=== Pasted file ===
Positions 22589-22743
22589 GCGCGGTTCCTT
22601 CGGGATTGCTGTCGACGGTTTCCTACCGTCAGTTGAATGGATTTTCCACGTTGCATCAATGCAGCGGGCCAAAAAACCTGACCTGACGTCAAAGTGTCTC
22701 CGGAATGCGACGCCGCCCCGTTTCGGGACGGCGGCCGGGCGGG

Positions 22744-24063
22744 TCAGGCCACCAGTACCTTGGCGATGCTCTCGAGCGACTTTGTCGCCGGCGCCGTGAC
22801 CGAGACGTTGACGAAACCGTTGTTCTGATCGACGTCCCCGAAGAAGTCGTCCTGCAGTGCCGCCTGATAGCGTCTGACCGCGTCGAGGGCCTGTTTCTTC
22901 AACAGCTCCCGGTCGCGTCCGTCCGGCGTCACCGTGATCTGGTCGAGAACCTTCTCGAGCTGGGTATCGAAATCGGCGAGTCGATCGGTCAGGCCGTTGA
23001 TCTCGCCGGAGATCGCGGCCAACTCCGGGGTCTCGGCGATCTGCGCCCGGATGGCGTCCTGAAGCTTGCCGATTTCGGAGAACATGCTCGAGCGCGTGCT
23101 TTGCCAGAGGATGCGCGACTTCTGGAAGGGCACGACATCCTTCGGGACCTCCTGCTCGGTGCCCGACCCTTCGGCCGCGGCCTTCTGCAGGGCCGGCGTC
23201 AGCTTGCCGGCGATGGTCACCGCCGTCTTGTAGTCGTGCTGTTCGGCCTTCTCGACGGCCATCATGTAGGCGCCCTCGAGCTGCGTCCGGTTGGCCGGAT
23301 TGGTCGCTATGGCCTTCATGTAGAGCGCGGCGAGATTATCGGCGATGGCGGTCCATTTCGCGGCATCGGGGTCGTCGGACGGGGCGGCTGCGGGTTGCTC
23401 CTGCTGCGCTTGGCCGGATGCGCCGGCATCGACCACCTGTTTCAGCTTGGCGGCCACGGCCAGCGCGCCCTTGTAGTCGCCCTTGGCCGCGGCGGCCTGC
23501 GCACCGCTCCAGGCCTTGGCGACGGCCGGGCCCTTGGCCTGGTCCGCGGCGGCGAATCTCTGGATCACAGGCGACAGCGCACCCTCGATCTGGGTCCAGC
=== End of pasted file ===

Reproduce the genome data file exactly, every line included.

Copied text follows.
Positions 22589-22743
22589 GCGCGGTTCCTT
22601 CGGGATTGCTGTCGACGGTTTCCTACCGTCAGTTGAATGGATTTTCCACGTTGCATCAATGCAGCGGGCCAAAAAACCTGACCTGACGTCAAAGTGTCTC
22701 CGGAATGCGACGCCGCCCCGTTTCGGGACGGCGGCCGGGCGGG

Positions 22744-24063
22744 TCAGGCCACCAGTACCTTGGCGATGCTCTCGAGCGACTTTGTCGCCGGCGCCGTGAC
22801 CGAGACGTTGACGAAACCGTTGTTCTGATCGACGTCCCCGAAGAAGTCGTCCTGCAGTGCCGCCTGATAGCGTCTGACCGCGTCGAGGGCCTGTTTCTTC
22901 AACAGCTCCCGGTCGCGTCCGTCCGGCGTCACCGTGATCTGGTCGAGAACCTTCTCGAGCTGGGTATCGAAATCGGCGAGTCGATCGGTCAGGCCGTTGA
23001 TCTCGCCGGAGATCGCGGCCAACTCCGGGGTCTCGGCGATCTGCGCCCGGATGGCGTCCTGAAGCTTGCCGATTTCGGAGAACATGCTCGAGCGCGTGCT
23101 TTGCCAGAGGATGCGCGACTTCTGGAAGGGCACGACATCCTTCGGGACCTCCTGCTCGGTGCCCGACCCTTCGGCCGCGGCCTTCTGCAGGGCCGGCGTC
23201 AGCTTGCCGGCGATGGTCACCGCCGTCTTGTAGTCGTGCTGTTCGGCCTTCTCGACGGCCATCATGTAGGCGCCCTCGAGCTGCGTCCGGTTGGCCGGAT
23301 TGGTCGCTATGGCCTTCATGTAGAGCGCGGCGAGATTATCGGCGATGGCGGTCCATTTCGCGGCATCGGGGTCGTCGGACGGGGCGGCTGCGGGTTGCTC
23401 CTGCTGCGCTTGGCCGGATGCGCCGGCATCGACCACCTGTTTCAGCTTGGCGGCCACGGCCAGCGCGCCCTTGTAGTCGCCCTTGGCCGCGGCGGCCTGC
23501 GCACCGCTCCAGGCCTTGGCGACGGCCGGGCCCTTGGCCTGGTCCGCGGCGGCGAATCTCTGGATCACAGGCGACAGCGCACCCTCGATCTGGGTCCAGC